The Australian carrier comes up with “Scenic Flights to Somewhere” in another bid to control losses and keep passengers and crew flying. Qantas builds on the previous success of its “Flights to Nowhere”, except now it has an overnight stop for its takers.
At first, Flights to Nowhere seemed like an oddity. A bit like the flying version of an open-top bus, touring a popular city. But it certainly had its purpose. The airlines had the equipment, the pilots and crew were there, and had to fly to stay current… and people wanted to fly.
That move was already an ‘upgrade’ of sorts, from previous “Airport Experiences”. In these, the public would go to the airport, browse through the shops, board an airliner, de-plane, go through more checkpoints and go home. The airports liked the visitors, the staff liked the work. And the public, with months in lock-down still very fresh in their minds, loved it. It worked well enough for American Airlines to consider a similar angle to promote its MAX aircraft.
It’s worth remembering that post WWII, sight-seeing out of your window on a regular flight (to somewhere) was an airline selling point. In the United States, airliners flying East from Los Angeles would very often try a low-ish pass over the Grand Canyon. ATC was in its infancy, and airliners would actively compete on who gave the better views along the route. This led to a tragic mid-air collision in 1956, prompting radical changes in ATC, that practically eliminated scenic diversions and short-cuts.
And of course scenic flights with helicopters and smaller fixed-wing aircraft are nothing new, either. And some of those ARE flights to somewhere. In Las Vegas you can get a helicopter to Grand Canyon, land, have a champagne picnic, then fly back home. Expect to pay around $ 900-1000 for two people, depending on duration and other perks.
Flights To Somewhere Explained
So now Qantas becomes the first airline to follow suit, only scaled up. A lot. 131 passengers will have breakfast at the airport lounge in Sydney. Then they will board a 737, take off and, after the now-mandatory low-level fly-bys past Sydney Harbour, head to Uluru. Before landing, the aircraft will make low level circuits to offer passengers a bird’s eye view of Uluru and Kata Tjuta. The Uluru and Kata Tjuta National Park is one of Australia’s most important cultural sites.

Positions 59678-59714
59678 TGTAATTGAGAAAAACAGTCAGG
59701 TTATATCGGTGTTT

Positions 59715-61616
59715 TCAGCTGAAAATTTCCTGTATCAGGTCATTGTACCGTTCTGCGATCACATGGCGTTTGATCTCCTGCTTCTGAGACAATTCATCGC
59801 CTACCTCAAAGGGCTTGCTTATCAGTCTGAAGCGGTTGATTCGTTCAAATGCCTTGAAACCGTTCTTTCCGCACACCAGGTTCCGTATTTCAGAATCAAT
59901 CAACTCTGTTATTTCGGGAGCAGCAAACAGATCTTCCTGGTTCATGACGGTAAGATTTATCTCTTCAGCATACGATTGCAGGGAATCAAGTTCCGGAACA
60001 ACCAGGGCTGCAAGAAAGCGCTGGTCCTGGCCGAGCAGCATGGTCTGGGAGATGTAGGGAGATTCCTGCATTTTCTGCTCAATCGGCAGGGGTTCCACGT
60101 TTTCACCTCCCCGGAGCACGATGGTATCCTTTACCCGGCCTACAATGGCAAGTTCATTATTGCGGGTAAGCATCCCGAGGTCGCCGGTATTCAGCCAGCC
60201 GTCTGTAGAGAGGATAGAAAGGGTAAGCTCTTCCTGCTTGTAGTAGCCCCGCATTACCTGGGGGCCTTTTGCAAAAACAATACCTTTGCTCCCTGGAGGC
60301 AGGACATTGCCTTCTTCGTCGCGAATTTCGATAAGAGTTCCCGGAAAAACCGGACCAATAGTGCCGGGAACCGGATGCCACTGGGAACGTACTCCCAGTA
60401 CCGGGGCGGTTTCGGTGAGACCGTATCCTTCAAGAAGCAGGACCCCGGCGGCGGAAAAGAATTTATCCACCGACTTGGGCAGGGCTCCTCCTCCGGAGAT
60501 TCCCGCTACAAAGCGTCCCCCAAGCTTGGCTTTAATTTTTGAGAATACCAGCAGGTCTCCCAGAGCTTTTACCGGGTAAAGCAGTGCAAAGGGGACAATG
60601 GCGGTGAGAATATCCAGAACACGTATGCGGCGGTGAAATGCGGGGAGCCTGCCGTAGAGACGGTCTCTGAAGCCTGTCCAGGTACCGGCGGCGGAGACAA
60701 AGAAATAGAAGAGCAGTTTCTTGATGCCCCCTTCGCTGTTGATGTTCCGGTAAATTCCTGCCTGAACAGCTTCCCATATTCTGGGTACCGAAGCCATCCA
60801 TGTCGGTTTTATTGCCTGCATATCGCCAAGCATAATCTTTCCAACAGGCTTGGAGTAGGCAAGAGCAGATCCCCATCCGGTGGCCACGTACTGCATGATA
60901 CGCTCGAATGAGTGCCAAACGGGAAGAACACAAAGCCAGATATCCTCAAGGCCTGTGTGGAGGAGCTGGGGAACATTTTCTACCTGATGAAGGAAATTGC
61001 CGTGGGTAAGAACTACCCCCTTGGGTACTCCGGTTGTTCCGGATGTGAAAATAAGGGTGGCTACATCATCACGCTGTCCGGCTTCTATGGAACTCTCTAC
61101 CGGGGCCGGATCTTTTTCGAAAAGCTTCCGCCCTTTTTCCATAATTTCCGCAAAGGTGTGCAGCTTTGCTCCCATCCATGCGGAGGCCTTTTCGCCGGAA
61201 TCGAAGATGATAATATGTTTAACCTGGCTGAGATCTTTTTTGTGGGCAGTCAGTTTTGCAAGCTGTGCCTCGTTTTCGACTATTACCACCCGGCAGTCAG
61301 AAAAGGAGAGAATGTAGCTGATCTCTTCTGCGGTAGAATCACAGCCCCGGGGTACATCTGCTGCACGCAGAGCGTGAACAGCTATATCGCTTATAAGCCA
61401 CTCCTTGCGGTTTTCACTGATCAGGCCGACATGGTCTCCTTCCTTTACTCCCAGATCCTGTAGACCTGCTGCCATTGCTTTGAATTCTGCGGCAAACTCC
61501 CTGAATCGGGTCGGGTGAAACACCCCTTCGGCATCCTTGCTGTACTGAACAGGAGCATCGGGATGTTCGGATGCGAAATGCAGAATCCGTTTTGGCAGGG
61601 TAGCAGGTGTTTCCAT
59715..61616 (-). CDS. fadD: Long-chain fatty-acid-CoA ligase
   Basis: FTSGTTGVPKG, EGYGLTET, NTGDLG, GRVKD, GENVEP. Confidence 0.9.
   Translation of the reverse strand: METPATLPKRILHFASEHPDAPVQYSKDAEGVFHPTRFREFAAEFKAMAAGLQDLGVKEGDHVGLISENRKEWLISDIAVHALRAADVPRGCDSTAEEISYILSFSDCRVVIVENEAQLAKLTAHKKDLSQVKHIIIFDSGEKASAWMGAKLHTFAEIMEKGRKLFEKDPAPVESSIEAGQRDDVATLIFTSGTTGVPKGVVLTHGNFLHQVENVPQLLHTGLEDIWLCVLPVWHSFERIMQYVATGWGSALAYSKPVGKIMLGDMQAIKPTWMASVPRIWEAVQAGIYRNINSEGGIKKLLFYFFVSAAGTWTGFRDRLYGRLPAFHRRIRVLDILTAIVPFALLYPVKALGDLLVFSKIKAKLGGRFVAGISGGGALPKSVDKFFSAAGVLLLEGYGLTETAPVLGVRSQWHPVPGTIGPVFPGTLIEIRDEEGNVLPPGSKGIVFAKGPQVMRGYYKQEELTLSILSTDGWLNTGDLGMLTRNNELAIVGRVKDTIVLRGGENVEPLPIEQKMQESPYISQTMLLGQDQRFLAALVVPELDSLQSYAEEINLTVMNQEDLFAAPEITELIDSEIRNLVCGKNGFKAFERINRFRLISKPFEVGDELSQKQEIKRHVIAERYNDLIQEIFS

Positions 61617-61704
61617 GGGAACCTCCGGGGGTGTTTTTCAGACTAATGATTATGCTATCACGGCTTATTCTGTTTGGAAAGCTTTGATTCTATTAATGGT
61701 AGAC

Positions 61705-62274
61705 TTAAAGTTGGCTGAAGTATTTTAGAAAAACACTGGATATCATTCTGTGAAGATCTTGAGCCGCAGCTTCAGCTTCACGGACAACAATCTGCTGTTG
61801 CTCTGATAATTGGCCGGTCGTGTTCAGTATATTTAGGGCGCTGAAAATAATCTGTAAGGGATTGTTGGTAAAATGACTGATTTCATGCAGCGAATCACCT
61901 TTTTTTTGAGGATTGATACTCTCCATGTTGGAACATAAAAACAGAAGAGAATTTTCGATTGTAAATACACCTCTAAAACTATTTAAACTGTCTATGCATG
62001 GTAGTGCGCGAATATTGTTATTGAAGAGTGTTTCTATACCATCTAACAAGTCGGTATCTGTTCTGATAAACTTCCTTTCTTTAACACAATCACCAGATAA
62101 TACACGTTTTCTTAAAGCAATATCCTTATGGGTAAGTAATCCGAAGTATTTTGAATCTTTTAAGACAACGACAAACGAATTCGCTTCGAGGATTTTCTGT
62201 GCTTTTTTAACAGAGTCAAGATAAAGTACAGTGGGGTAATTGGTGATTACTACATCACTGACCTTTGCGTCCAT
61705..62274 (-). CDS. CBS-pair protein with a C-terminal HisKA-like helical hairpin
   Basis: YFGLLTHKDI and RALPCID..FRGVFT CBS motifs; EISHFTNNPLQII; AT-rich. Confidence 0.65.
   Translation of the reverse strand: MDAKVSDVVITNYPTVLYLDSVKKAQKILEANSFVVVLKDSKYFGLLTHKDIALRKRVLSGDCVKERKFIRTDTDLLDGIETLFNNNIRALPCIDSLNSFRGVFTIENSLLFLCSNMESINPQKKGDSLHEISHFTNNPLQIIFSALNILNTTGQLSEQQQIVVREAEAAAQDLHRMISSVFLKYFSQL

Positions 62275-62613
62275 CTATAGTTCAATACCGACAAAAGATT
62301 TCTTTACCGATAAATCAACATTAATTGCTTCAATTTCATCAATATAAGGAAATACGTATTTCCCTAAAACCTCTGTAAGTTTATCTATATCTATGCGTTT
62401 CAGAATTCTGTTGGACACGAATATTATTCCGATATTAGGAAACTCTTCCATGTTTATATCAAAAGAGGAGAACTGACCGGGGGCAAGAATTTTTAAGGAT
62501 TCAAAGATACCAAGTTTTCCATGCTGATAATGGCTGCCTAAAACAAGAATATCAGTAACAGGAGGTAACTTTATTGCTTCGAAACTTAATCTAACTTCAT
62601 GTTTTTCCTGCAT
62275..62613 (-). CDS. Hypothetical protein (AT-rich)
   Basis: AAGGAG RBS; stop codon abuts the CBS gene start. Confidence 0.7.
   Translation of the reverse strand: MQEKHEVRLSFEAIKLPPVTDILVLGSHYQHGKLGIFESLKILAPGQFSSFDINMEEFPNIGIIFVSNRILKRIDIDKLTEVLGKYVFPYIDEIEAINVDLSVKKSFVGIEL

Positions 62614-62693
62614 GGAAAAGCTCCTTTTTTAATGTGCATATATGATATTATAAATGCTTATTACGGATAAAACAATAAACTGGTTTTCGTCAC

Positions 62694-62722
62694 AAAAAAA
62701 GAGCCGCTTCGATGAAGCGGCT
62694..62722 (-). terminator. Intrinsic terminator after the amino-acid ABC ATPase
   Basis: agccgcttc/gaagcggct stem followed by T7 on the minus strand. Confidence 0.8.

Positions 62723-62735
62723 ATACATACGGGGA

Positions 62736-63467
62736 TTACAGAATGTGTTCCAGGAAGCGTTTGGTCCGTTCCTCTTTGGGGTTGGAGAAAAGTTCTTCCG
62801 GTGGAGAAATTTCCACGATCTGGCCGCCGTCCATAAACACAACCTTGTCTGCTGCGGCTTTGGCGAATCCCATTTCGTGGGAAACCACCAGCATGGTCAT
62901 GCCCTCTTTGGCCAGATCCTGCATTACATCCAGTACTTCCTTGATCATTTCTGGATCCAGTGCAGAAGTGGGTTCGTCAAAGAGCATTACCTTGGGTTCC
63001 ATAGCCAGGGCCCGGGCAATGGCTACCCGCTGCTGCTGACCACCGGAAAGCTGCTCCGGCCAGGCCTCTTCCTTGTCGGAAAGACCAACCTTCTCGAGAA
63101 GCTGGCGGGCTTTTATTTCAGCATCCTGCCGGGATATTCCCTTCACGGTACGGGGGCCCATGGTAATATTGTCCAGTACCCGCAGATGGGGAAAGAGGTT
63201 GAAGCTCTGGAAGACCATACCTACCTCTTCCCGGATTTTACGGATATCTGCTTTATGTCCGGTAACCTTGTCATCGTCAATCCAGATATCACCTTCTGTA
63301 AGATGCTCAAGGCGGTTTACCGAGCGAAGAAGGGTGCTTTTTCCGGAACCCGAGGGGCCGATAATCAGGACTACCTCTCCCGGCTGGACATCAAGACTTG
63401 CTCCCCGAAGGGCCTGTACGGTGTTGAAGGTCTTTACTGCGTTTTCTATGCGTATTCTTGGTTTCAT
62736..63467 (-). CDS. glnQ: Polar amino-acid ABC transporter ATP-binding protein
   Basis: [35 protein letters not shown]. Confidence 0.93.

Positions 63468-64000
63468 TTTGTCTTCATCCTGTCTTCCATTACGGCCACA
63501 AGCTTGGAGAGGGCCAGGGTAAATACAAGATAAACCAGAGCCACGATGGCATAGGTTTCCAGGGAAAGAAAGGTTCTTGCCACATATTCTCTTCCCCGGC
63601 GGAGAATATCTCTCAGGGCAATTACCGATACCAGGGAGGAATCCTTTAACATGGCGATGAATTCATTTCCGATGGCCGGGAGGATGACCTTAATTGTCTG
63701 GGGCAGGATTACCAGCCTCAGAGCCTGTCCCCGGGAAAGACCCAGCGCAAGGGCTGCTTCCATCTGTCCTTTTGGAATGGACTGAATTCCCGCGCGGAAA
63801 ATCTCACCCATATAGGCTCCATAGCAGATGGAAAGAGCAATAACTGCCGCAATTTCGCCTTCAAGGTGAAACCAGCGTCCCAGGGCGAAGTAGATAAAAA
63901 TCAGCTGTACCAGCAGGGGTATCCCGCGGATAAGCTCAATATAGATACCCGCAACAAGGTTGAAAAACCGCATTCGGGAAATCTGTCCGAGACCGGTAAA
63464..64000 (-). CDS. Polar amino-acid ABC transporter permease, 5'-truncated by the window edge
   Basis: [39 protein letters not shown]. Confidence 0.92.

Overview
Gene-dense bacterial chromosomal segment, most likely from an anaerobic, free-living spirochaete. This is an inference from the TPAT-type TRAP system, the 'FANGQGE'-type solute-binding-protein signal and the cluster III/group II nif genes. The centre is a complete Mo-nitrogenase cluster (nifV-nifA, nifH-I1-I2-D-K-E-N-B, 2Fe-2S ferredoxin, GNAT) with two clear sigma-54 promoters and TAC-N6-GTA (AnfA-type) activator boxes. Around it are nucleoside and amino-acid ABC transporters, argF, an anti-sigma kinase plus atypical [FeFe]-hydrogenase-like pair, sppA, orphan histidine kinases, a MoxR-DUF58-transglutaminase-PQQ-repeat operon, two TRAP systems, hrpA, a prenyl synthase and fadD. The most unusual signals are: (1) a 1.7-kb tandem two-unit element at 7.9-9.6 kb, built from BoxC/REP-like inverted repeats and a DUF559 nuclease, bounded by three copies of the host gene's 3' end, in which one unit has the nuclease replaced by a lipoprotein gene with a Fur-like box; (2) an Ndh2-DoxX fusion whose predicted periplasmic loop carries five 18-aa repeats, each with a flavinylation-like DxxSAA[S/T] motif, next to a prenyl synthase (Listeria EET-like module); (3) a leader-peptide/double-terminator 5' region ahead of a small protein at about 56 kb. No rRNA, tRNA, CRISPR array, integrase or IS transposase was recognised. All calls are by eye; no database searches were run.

Passengers will fly back to Sydney the following day, after more low-level passes over Sydney, this time in the evening. Before that, Qantas works together with a local tourism company to provide its guests with a luxurious hotel stay. There will be more perks like visits to local sites, enjoying local food and multiple events.
There was some criticism with previous initiatives, that they are an unnecessary burden to the environment. The airline is quick to mention that emissions for its “flights to somewhere” will be offset. It could be argued that the massive and lasting drop in air travel means that a few of these flights probably won’t hurt…
The pandemic’s hit on the tourism industry is just as big as that of the aviation world, the two being interlinked. Australia’s position in the world means they rely heavily on long-haul international travel. And domestic travel is only at 30% of the previous year’s levels.
So initiatives like “flights to somewhere”, as well as bigger moves between localised tourism organizations, do matter. The hope is that they will encourage more in-country tourism, until times improve.